The National Science Foundation has awarded $600,000 in funding to an international team led by UCLA research astronomer R. Michael Rich and astronomers Catherine Pilachowski (Indiana University) and William Clarkson (University of Michigan, Dearborn) to use the world’s largest camera to map, from an observatory in Chile, the central bulge of the Milky Way.
During the three-year project, called the Blanco DECam Bulge Survey, the team will make a map -- in six colors that will span from ultraviolet to near-infrared light -- of the three-dimensional structure, orbital motions, stellar age and metal content of stars in the inner 3,000 light years of the Milky Way to gain new insights into its formation history.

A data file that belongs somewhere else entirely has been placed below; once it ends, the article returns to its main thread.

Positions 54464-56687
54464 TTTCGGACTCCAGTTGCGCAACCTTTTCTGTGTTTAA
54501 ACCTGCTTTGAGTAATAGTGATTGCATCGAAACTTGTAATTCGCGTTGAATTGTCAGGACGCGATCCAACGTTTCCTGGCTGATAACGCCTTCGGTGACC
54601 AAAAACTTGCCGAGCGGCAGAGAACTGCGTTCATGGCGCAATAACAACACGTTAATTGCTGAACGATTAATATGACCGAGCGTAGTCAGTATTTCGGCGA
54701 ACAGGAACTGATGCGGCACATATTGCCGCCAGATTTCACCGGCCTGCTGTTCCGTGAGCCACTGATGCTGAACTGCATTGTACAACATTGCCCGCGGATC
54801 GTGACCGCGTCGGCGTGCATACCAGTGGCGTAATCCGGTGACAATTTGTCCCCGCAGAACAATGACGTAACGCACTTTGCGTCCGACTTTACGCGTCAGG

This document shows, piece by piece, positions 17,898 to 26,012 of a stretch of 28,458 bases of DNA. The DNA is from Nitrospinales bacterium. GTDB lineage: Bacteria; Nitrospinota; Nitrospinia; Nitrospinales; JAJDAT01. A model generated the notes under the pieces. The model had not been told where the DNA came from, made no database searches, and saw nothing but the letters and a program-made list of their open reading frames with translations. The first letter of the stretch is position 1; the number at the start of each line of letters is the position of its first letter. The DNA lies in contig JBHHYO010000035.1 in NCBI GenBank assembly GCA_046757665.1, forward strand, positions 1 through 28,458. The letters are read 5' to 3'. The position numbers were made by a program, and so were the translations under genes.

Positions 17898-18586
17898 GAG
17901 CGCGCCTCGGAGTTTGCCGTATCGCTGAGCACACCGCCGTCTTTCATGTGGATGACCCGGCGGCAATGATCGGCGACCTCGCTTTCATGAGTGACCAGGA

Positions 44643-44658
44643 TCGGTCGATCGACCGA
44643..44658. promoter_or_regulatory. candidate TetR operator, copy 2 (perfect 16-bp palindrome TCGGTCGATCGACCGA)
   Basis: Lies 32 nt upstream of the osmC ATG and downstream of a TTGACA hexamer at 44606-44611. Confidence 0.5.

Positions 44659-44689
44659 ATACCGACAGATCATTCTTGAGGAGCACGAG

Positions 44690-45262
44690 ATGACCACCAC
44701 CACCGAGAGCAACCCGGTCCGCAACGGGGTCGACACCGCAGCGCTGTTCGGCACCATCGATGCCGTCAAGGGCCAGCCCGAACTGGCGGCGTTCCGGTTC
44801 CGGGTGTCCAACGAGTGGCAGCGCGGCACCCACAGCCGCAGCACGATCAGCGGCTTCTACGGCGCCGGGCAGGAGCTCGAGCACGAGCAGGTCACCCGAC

The Milky Way’s central regions, said Rich, are “like a huge metropolitan area,” with the galaxy’s supermassive black hole at the center, and a host of “stellar suburbs” ranging in age from stars some 12 billion years old to only a few million years old. The survey may reveal a picture of how this region of our galaxy has formed and changed over time, he said.
The team will use a Dark Energy Camera (DECam), a 500-mega pixel digital camera that covers 3.8 square degrees of the sky, that is mounted on the Blanco 4-meter telescope at Cerro Tololo Observatory in Chile. The DECam is funded by the Department of Energy and NSF.
The final map will be 400 square degrees in size, covering all of the bright parts of the Milky Way seen toward Sagittarius. The images will be reduced using a supercomputer.
The survey and telescope are named after Victor M. Blanco, the first director of Cerro Tololo Observatory and a pioneer in the study of the galactic bulge.